Following a Minority Sport in New York City

Ian ThomsonCorrespondent IMay 7, 2009

Football may be viewed as a minority sport in the U.S., but in a city as multicultural and monolithic as New York, there are hundreds of thousands of soccer fans following the action from Europe and South America every week.
The problem for Major League Soccer is getting those fans through the gates at New York Red Bulls matches.
The Red Bulls struggle to attract more than 15,000 fans to their home games despite inhabiting a greater metropolitan area of some 19 million people. It is a mark they achieved only six times in 16 fixtures last season.
Arena location does not help. Giants Stadium, the current abode shared with the NFL’s Giants and Jets, was built across the Hudson River on the swampy wastelands of East Rutherford, New Jersey.
Though only seven miles from Midtown Manhattan, the venue poses transportation challenges for many of the city’s vehicle-less residents…and tourists.
Sacrifices are easily made to watch the NFL, but not MLS. Not yet.
Unperturbed, I made the journey a fortnight ago to see the Red Bulls clinch an unflattering 2-0 win over Real Salt Lake—their first victory of the season. I wondered how many others would join me.
I set off from my hotel at 5.15, travel instructions printed from the Red Bulls’ website in hand, allowing plenty of time for a 7.30 kick-off.
Steps One and Two were a breeze as I strolled the three blocks to Penn Station and acquired a special $10 round-trip ticket covering the train and bus rides to the stadium.
By contrast, residents of Bronx, Brooklyn, or Queens firstly have to negotiate the city’s extensive transport network to arrive at Manhattan’s major rail hub. But there I was, ticket at the ready, scanning the departures board at 5.29, when major inconvenience reared its head.
Step Three involved taking a New Jersey-bound train to nearby Secaucus Junction. Plenty of trains cross under the river, but only one every hour was identified as stopping at Secaucus.
With 42 minutes to fill until the 6.11 to Dover, I wandered the station concourse looking for gathering throngs of exuberant soccer followers heading to the match. None appeared.
Instead, the platforms overflowed with New York Mets merchandise as fans returned home from an afternoon watching baseball at Citi Field.
I finally arrived at Secaucus station at 6.20 and embarked upon Stage Four—transferring to one of the buses heading for Giants Stadium. Within ten minutes, Stage Five was complete as I alighted in a vast but desolate parking lot.
Americans love to tailgate, but I could see no more than a dozen people enjoying a pre-game beer before entering the stadium confines.
Ticket prices are an appealing feature of MLS. I snapped up an excellent seat between the 18-yard and halfway lines—only ten rows from the front—for a mere $32 and settled down to see if Salt Lake could avenge their defeat in last season’s Western Conference Final.
Instead it took the hosts less than 100 seconds to go ahead. Nick Rimando could only parry a cross from Dane Richards and Senegalese striker Macoumba Kandji was on hand to thump the loose ball high beyond the prostrate goalkeeper.
The goal arrived too soon for many in attendance, including the stadium announcer who credited the goal to Richards.
Even legendary English commentator John Motson would struggle to confuse this pair given that, at 6”4”, Kandji towers over his diminutive teammate by almost an entire foot.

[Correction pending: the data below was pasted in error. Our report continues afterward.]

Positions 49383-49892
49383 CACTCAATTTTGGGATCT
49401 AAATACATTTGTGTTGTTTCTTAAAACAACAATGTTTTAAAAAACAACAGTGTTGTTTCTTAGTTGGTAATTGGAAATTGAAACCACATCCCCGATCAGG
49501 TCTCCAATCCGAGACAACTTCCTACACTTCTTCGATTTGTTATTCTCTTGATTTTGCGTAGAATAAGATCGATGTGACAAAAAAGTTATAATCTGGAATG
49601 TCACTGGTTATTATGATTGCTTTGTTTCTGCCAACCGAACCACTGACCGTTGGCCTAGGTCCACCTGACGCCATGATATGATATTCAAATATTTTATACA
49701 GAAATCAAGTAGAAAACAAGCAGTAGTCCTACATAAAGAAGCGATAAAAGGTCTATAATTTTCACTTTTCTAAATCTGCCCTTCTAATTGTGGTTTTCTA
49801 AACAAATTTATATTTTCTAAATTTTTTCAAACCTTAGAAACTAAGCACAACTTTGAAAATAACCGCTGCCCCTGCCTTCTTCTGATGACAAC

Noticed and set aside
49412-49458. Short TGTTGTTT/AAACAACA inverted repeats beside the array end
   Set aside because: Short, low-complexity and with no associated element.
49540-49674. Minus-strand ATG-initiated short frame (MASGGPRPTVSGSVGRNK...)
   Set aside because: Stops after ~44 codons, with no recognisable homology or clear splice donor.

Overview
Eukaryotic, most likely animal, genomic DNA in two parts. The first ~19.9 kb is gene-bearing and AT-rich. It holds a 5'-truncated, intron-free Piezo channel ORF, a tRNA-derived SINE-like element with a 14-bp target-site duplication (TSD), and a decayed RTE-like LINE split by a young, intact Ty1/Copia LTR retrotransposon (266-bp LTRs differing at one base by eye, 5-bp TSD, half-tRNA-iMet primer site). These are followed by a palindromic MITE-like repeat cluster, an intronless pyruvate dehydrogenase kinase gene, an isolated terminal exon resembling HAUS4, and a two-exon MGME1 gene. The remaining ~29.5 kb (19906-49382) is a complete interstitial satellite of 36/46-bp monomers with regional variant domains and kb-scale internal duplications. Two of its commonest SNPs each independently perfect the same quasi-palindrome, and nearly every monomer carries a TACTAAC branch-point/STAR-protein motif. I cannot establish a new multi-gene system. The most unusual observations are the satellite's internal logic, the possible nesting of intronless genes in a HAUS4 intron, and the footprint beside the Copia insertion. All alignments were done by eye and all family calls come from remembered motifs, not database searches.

As regular attendees will testify, there is a level of banter among football crowds which cannot be rivalled at any other sporting event.
Not only has this humour survived the gentrification of many stadia—albeit in a watered-down format—but it exists in whichever country you watch the game. The U.S. is no different.
One typically brash New Yorker behind me filled the role of sarcastic, infuriated fan admirably, berating his team to the extent that his larynx risked permanent damage.
His shouts increased in frequency and volume after half-time when left-midfielder Khano Smith switched to our side of the field.
Smith, signed from New England in the close season to replace departed Dutchman Dave van den Bergh, has a long way to go to win over the Red Bulls’ support.
His every contribution or lack thereof provoked taunts from Mr. Infuriated Fan, who questioned everything from Smith’s work ethic to his parentage.
The pessimistic support poured further scorn on their team as Salt Lake seemed primed for an equaliser, with one victim known as “Deadweight” serving as another prime target.
The inevitable equaliser looked to have arrived when Yura Movsisyan’s deflected effort looped over Red Bulls’ goalkeeper John Conway toward an empty net, but defender Kevin Goldthwaite raced back to clear acrobatically from his goal-line.
My question had been answered.
“Hey, it’s Deadweight!” roared one fan as ironic cheers and chuckles engulfed the disbelieving section.
A moment of brilliance from Kandji on 57 minutes set up Juan Pablo Angel to give New York a two-goal cushion. It was a deficit that Salt Lake failed to reduce despite the dismissal of Red Bulls’ defender Jeremy Hall on 66 minutes.
By 9.40, five minutes after the full-time whistle, I was back on the shuttle bus to Secaucus, arriving at 10.00 for the 10.20 train back to Penn Station.
The slight delay caused my nostrils to fill with the putrid smell of the surrounding swamps as celebratory Red Bulls fans were joined by young revellers seeking the excitement and bright lights of a Saturday night in the Big Apple.
Overall, my journey had been seamlessly convenient. Then I learned that the attendance had been abysmally low—only 8,508 for New York’s second home game of the season.
Queuing for trains and buses would be an altogether more unpleasant experience if joined by another 30,000 fans.
For now, following a “minority sport” does have its advantages.